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I am very happy to announce that earlier this week I received the Microsoft MVP Award. It’s a real privilege and honour to be associated with such an awesome group of technical experts who share so much useful information with the community. It’s a little daunting in a way, since whenever I see the MVP logo by someone’s name, I take that as a sign they know what they’re talking about! So I hope I won’t let the team down!

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I actually think it’s a great time to be a developer on the Microsoft platform at the moment. I’m a big fan of Azure and F#, the new Docker for Windows capabilities look awesome, and though the launch of .NET Core has not been as smooth as it might have been, the move towards open sourcing everything is a huge step in the right direction. It’s also nice to see C# evolving as well.

Over the past 10 years I’ve attempted to contribute towards the Microsoft development community in various ways – maintaining this blog for over 10 years now, creating over 20 open source projects, (with NAudio being my greatest hit!), 11 Pluralsight courses, a bunch of user group talks and a YouTube channel.

Sometimes people express surprise at where I find the time to do all this stuff. The answer is that I simply enjoy exploring new programming techniques and sharing what I’ve learned with others. In some ways, even the process of teaching is part of learning – it forces me to go deeper into a topic until I really understand it, and it also leaves behind a permanent record of what I learned so I can Google for it six months down the line when I’ve forgotten it again!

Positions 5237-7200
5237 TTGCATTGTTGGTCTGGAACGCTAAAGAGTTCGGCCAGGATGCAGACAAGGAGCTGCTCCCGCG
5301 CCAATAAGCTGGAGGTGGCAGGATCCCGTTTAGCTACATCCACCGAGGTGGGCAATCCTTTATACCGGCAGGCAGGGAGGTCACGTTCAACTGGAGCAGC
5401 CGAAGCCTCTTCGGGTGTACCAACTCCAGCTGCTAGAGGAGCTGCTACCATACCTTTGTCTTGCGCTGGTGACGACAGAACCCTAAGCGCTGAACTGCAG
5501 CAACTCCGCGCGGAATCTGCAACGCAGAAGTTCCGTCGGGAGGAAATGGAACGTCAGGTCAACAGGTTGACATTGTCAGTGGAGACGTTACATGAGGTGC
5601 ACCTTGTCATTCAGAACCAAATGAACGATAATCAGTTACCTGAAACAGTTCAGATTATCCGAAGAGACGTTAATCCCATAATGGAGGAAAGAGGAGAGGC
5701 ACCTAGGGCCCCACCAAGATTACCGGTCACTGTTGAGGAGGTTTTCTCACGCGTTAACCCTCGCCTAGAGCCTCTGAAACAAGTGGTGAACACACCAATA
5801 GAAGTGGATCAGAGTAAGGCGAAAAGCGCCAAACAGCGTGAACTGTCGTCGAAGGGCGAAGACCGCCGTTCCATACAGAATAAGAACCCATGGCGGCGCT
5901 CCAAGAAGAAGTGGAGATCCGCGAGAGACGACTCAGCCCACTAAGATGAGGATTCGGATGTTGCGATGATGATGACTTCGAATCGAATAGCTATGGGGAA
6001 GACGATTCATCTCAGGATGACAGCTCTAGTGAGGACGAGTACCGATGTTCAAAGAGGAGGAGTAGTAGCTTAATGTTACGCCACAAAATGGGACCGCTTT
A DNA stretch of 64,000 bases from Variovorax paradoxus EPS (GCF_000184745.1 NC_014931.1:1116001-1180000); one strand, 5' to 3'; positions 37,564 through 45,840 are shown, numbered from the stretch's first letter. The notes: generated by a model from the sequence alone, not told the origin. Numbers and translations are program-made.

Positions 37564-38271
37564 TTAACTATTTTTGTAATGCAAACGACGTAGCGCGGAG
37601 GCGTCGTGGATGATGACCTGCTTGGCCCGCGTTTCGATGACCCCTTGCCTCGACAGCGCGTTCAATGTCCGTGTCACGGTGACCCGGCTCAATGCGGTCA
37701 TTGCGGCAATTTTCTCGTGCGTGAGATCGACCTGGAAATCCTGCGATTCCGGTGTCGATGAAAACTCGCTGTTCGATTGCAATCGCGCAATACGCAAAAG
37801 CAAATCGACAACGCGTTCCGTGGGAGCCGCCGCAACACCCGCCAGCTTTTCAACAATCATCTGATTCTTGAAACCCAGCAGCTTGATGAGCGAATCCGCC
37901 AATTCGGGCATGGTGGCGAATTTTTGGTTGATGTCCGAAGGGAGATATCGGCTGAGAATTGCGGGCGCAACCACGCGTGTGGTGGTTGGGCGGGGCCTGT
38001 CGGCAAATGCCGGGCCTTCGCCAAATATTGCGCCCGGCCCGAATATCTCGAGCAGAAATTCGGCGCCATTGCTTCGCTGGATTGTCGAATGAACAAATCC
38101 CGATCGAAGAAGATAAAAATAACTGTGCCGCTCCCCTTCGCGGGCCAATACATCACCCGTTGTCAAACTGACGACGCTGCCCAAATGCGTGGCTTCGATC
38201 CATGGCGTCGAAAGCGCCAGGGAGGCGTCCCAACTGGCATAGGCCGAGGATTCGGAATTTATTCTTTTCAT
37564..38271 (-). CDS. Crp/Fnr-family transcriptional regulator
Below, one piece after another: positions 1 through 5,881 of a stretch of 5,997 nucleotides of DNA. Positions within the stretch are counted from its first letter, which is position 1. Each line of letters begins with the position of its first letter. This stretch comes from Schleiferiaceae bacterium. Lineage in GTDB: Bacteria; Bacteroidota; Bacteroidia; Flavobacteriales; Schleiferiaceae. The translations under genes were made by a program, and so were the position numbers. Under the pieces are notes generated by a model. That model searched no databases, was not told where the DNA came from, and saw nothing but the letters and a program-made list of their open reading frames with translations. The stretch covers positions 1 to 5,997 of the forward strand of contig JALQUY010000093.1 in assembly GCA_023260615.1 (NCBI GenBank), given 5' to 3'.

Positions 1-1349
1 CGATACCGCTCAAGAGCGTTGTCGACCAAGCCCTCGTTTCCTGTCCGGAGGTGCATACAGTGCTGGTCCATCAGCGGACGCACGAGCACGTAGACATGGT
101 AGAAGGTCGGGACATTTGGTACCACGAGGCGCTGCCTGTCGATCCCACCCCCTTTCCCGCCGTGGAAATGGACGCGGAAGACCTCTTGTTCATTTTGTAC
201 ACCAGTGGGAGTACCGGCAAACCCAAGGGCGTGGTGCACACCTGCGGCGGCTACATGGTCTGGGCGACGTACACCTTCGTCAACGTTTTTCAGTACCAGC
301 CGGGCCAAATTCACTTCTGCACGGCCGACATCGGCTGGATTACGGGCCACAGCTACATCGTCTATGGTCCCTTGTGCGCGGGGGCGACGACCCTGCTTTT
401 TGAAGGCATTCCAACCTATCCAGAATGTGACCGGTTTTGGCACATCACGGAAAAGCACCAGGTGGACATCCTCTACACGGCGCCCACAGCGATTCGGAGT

Looking back at the tools and technologies I’ve written about in the past, several have sadly faded away – Silverlight, CodePlex, Mercurial, and IronPython come to mind. But their place has been taken by the likes of Azure, F# and Docker, and of course I’ll continue to write about audio even though its not such a big part of my day to day programming any more.

Anyway, a big thanks to Microsoft for including me in their MVP program, as well to everyone who has read and commented on my blog here. And my challenge to you is, how are you going to share what you’ve learned with the community? Whether it’s starting a blog, or just emailing some tips and tricks to the other developers where you work, don’t keep all your knowledge to yourself.

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